Modern Monetary Theory

I seem to recall someone mentioning this topic on an OGM call. It’s a subject I was completely ignorant about until reading this interview that Anand Giridharadas conducted with Stephanie Kelton.

Brief excerpt:

" ANAND: You are a leading champion of what’s called Modern Monetary Theory. It’s a domain with a devoted fan base and many people who don’t understand a thing about it. Give me the explanation you’d give to a 10-year-old about what the old thinking was and what MMT seeks to replace it with.

STEPHANIE: The first chapter in my book is called “Don’t Think of a Household.” I open with a Sesame Street reference, so this is an explanation that most 5-year-olds can grasp. For those who grew up watching the show, a frequent segment was aimed at helping kids distinguish things that are alike from things that have some fundamentally different characteristics.

“One of these things is not like the other,” the song went. So think about these four things: A household, a business, state and local governments, and the federal government. The first three share something important in common: none of them can issue the U.S. dollar. In order to spend, they must first come up with the money.

The federal government is completely different. It has the sole legal authority to issue the currency. Biden was right! Article 1, Section 8, of the U.S. Constitution enshrined that power. Unlike the rest of us, the federal government can spend money it doesn’t have. New dollars are created every time the federal government spends.

Take the Covid relief package. Congress didn’t go out and “find” $1.9 trillion before passing that legislation. It didn’t have to, because it has something the rest of us don’t — the power of the purse. The bill effectively ordered up $1.9 trillion new dollars from a bank called the Federal Reserve. The Federal Reserve carries out payments on behalf of Treasury, using nothing more than a computer keyboard to change the appropriate bank account numbers.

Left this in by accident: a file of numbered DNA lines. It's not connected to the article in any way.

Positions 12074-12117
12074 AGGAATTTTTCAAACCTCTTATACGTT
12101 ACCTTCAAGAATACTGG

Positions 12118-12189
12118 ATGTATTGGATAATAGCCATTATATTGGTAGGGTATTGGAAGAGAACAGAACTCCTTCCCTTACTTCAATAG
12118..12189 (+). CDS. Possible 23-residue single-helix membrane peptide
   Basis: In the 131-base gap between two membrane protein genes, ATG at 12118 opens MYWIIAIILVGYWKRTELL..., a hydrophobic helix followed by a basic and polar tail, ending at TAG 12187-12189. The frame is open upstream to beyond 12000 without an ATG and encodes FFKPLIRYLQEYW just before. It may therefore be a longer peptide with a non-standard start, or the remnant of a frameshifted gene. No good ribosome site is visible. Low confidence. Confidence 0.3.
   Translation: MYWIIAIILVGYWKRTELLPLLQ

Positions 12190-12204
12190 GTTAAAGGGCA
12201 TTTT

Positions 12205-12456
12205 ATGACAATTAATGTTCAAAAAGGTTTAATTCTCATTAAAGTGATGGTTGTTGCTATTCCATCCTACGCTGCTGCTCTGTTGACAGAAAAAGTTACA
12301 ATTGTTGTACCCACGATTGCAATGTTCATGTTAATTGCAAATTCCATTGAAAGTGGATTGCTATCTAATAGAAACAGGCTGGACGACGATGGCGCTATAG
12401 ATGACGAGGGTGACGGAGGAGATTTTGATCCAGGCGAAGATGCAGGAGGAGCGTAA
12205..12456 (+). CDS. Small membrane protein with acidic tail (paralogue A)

If you received one of those $1,400 stimulus checks, that money was keystroked into existence to help your family. If you’re unemployed, and you’re getting an extra $300 a week in unemployment benefits, you’re also receiving newly created dollars, courtesy of the federal government.

If households, businesses, governors, and mayors had this power, they would plug any holes in their budgets on their own. But they can’t. They are financially constrained. The federal government isn’t.

MMT is about providing an accurate description of the monetary system that exists today and government finance mechanics. In other words, MMT describes how things work. We’re not on a gold standard anymore, but we haven’t come to terms with what that means.

We still have this idea that the federal government needs our money in order to pay its bills. That is wrong. Could Congress spend too much? Absolutely! But the punishment for overspending is inflation, not insolvency, contrary to what Ron Paul, Ted Cruz, and Lindsey Graham would have us believe.

At its core, MMT is about replacing the (flawed) concept of a government budget constraint with a natural resource (inflation) constraint. It’s not that there aren’t any limits. There are! But they’re not on the financing side (as we have been trained to believe). Our government cannot run “out of money,” as President Obama once falsely [claimed]. We cannot end up like Greece, and, contra [these economists]), we were never facing a fiscal crisis.

MMT teaches us to ask not, “How will you pay for it?” but “How will you resource it?” The politics are hard, but coming up with the money for Medicare for All, tuition-free college, or a huge infrastructure package is the easy part. Managing the use of our productive resources, and respecting our ecological constraints, is the defining challenge of our time."

Thanks Ken! I’m not an expert on this but my systems thinking hat makes me consider the cost of inflation given its determinants.

Can you say more about that?